7) You became a United States Citizen in 2016 and won your first National Title very soon after at the USATF 25k Championships at the Fifth Third River Bank Run. In the post-race interview you talked about how important it was to you to represent the U.S. What is your favorite thing about being American?

America has afforded me so many opportunities that I wouldn’t have had anywhere else. If anyone would have told me that I would be the person I am today (when I was growing up, enjoying those stories and not caring much about education) I would have called them crazy! My favorite thing about being an American so far is winning a national championship then getting the American flag draped on me. It’s an unbelievable emotion that I can’t quite express in words. It was such an honor to represent America at last year’s World XC Championships because it was an opportunity for me to show my appreciation and respect to this beautiful nation.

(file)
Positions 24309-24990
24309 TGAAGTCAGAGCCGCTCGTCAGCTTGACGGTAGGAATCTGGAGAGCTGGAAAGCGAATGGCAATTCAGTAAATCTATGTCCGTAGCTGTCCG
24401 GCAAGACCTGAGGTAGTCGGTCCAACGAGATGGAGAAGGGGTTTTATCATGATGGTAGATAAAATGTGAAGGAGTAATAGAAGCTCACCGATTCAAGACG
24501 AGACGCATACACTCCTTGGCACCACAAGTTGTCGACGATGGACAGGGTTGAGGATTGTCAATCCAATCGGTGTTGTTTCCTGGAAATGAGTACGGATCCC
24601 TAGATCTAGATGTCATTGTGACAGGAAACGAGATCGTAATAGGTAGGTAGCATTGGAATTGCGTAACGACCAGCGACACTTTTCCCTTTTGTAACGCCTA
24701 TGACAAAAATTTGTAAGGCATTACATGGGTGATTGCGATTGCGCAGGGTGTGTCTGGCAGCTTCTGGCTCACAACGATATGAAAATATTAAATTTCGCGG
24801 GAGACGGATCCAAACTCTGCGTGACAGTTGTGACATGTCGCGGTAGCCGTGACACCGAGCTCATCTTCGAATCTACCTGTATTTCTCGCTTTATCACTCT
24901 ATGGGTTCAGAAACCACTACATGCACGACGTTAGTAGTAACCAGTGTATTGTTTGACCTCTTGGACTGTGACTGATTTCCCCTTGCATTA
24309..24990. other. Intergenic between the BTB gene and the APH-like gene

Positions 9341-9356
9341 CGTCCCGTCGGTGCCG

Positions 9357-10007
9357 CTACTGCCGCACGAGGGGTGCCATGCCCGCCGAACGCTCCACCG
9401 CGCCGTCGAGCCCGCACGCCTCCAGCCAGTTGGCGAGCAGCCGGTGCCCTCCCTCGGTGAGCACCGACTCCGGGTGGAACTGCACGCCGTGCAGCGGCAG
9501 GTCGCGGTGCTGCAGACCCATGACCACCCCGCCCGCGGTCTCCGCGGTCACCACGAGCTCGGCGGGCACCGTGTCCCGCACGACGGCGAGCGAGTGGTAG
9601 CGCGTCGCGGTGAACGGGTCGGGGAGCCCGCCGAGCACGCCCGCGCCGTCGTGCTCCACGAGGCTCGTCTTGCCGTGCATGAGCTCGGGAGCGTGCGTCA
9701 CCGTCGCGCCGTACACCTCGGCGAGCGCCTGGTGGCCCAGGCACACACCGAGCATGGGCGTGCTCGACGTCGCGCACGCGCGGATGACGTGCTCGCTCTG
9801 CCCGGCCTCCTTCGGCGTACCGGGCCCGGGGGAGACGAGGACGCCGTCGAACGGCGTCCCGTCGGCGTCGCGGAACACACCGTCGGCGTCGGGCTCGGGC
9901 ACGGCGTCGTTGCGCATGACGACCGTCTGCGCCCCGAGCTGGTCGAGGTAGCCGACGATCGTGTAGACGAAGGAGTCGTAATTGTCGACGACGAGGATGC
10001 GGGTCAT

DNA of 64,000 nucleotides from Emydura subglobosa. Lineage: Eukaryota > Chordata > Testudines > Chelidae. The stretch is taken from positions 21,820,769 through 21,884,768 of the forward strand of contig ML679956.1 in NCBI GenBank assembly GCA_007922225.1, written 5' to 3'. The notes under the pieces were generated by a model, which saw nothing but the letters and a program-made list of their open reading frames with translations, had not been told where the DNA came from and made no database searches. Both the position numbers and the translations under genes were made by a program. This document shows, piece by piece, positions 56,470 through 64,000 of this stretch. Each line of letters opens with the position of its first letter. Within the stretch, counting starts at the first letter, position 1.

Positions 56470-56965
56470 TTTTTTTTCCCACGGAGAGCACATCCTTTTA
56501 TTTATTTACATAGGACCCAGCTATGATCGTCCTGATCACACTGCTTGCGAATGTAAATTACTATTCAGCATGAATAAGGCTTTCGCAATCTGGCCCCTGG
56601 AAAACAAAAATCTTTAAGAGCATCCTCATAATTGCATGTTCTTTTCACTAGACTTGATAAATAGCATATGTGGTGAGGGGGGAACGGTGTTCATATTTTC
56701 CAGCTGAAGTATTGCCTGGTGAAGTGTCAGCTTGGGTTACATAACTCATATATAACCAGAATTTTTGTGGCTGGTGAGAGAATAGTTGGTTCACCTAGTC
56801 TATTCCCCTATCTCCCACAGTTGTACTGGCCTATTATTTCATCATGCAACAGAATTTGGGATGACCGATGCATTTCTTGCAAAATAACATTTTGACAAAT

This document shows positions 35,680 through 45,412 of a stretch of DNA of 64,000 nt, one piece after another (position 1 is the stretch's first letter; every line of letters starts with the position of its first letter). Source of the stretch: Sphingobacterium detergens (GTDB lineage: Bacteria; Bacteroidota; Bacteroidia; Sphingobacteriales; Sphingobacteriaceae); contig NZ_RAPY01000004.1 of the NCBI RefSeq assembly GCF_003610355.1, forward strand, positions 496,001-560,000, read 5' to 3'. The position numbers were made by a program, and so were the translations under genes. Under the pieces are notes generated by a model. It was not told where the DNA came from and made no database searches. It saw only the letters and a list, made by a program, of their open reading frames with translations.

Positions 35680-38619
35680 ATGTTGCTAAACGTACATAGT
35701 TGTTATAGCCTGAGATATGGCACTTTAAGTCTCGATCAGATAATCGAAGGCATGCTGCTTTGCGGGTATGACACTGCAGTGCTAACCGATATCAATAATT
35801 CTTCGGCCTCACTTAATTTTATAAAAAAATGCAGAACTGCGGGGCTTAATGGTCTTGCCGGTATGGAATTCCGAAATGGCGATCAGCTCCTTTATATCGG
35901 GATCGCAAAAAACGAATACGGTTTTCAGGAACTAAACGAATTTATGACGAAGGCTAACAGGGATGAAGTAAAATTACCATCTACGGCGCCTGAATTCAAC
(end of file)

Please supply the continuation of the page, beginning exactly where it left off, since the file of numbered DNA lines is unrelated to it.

8) You have won seven National Championships on the Roads at everything from the 5k to the 25k. Why do you like road racing so much?

I like the road races so much because they bring the entire running community together. I love that I get to share the same course with so many runners who aren’t necessarily elites and have their own stories to tell on how running has inspired/helped them overcome difficulties.
And let’s be honest here, most of those road racing organizations are real cool. I mean they give the elite athletes a royal welcome the entire time. I love being picked up/dropped off at the airport, and getting to eat some of the best food in town while mingling with the amazing volunteers and telling them how grateful we runners are that they choose to help out.πŸ˜‚πŸ˜Š